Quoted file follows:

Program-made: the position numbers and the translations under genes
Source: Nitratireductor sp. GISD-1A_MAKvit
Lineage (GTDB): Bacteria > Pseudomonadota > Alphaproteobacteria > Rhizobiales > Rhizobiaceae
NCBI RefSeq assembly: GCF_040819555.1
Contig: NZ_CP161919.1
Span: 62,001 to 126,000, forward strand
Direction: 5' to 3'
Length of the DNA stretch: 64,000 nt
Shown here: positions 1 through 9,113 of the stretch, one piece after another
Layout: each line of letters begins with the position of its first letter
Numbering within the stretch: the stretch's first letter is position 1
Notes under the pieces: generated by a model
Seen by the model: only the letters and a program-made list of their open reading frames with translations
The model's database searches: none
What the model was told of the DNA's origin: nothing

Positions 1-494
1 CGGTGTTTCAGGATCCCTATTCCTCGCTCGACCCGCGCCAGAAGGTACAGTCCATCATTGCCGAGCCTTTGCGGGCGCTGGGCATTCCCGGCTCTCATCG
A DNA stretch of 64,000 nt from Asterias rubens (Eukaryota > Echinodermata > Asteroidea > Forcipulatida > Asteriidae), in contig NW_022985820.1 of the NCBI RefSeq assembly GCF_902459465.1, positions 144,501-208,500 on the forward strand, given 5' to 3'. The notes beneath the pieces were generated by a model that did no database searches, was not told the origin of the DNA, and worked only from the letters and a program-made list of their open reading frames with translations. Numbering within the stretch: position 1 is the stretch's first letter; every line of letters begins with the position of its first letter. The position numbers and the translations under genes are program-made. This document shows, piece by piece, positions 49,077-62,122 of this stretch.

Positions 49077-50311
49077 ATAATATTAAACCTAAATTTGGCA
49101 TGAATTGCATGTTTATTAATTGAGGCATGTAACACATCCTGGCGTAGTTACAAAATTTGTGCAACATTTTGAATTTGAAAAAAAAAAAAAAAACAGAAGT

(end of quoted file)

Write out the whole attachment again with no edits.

Program-made: the position numbers and the translations under genes
Source: Nitratireductor sp. GISD-1A_MAKvit
Lineage (GTDB): Bacteria > Pseudomonadota > Alphaproteobacteria > Rhizobiales > Rhizobiaceae
NCBI RefSeq assembly: GCF_040819555.1
Contig: NZ_CP161919.1
Span: 62,001 to 126,000, forward strand
Direction: 5' to 3'
Length of the DNA stretch: 64,000 nt
Shown here: positions 1 through 9,113 of the stretch, one piece after another
Layout: each line of letters begins with the position of its first letter
Numbering within the stretch: the stretch's first letter is position 1
Notes under the pieces: generated by a model
Seen by the model: only the letters and a program-made list of their open reading frames with translations
The model's database searches: none
What the model was told of the DNA's origin: nothing

Positions 1-494
1 CGGTGTTTCAGGATCCCTATTCCTCGCTCGACCCGCGCCAGAAGGTACAGTCCATCATTGCCGAGCCTTTGCGGGCGCTGGGCATTCCCGGCTCTCATCG
A DNA stretch of 64,000 nt from Asterias rubens (Eukaryota > Echinodermata > Asteroidea > Forcipulatida > Asteriidae), in contig NW_022985820.1 of the NCBI RefSeq assembly GCF_902459465.1, positions 144,501-208,500 on the forward strand, given 5' to 3'. The notes beneath the pieces were generated by a model that did no database searches, was not told the origin of the DNA, and worked only from the letters and a program-made list of their open reading frames with translations. Numbering within the stretch: position 1 is the stretch's first letter; every line of letters begins with the position of its first letter. The position numbers and the translations under genes are program-made. This document shows, piece by piece, positions 49,077-62,122 of this stretch.

Positions 49077-50311
49077 ATAATATTAAACCTAAATTTGGCA
49101 TGAATTGCATGTTTATTAATTGAGGCATGTAACACATCCTGGCGTAGTTACAAAATTTGTGCAACATTTTGAATTTGAAAAAAAAAAAAAAAACAGAAGT